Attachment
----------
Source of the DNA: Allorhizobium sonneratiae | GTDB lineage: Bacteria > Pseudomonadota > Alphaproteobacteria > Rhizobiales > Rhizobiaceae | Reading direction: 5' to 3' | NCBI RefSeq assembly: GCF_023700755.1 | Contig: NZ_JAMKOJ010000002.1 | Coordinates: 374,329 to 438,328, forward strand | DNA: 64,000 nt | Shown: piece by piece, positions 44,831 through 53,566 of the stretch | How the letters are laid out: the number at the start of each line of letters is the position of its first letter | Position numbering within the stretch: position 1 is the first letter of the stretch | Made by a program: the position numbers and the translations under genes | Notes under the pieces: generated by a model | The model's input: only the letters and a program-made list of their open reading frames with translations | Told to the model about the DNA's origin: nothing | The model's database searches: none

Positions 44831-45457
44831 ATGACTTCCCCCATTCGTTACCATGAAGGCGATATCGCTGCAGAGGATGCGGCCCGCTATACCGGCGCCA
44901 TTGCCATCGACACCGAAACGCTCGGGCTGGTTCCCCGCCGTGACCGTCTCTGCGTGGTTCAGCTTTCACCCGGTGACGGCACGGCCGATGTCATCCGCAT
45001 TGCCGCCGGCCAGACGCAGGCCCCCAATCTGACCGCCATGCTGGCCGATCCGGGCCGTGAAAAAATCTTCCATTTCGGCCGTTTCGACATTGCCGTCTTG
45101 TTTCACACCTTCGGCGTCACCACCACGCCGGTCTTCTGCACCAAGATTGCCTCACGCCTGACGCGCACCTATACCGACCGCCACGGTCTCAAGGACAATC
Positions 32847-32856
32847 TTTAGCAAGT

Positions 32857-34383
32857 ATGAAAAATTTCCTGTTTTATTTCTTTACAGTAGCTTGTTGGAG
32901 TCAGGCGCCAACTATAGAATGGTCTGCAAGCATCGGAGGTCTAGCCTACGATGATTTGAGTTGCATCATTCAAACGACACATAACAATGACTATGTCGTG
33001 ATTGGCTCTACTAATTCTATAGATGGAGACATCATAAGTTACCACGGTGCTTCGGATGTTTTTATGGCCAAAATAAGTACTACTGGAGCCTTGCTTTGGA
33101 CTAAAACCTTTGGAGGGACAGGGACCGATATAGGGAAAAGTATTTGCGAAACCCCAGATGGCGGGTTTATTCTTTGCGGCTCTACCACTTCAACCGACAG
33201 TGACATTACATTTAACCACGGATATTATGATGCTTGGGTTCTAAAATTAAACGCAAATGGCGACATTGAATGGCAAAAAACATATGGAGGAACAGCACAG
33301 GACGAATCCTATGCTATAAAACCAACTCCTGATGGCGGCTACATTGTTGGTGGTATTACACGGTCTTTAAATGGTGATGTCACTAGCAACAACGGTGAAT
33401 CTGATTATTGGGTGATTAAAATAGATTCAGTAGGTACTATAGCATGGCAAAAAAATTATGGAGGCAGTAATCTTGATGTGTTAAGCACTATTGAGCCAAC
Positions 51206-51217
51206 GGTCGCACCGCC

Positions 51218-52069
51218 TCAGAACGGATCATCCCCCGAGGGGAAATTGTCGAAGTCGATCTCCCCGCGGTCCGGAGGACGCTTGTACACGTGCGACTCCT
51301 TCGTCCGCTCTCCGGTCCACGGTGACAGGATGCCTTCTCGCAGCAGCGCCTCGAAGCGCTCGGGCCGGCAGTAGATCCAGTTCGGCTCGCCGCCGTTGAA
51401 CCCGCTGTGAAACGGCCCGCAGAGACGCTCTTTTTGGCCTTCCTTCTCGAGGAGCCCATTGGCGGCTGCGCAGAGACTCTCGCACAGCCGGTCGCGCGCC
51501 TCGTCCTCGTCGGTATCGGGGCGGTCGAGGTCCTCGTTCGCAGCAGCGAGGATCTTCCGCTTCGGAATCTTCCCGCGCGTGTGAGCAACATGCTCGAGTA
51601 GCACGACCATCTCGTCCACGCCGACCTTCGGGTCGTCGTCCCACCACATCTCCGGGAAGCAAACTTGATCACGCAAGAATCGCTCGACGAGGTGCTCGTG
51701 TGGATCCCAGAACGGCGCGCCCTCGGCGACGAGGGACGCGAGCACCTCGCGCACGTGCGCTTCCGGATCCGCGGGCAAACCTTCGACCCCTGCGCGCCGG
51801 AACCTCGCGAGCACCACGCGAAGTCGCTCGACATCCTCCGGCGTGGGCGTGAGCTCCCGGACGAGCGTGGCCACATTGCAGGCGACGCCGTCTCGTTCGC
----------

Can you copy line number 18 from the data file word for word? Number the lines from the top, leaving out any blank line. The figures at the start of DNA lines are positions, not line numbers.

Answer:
51206 GGTCGCACCGCC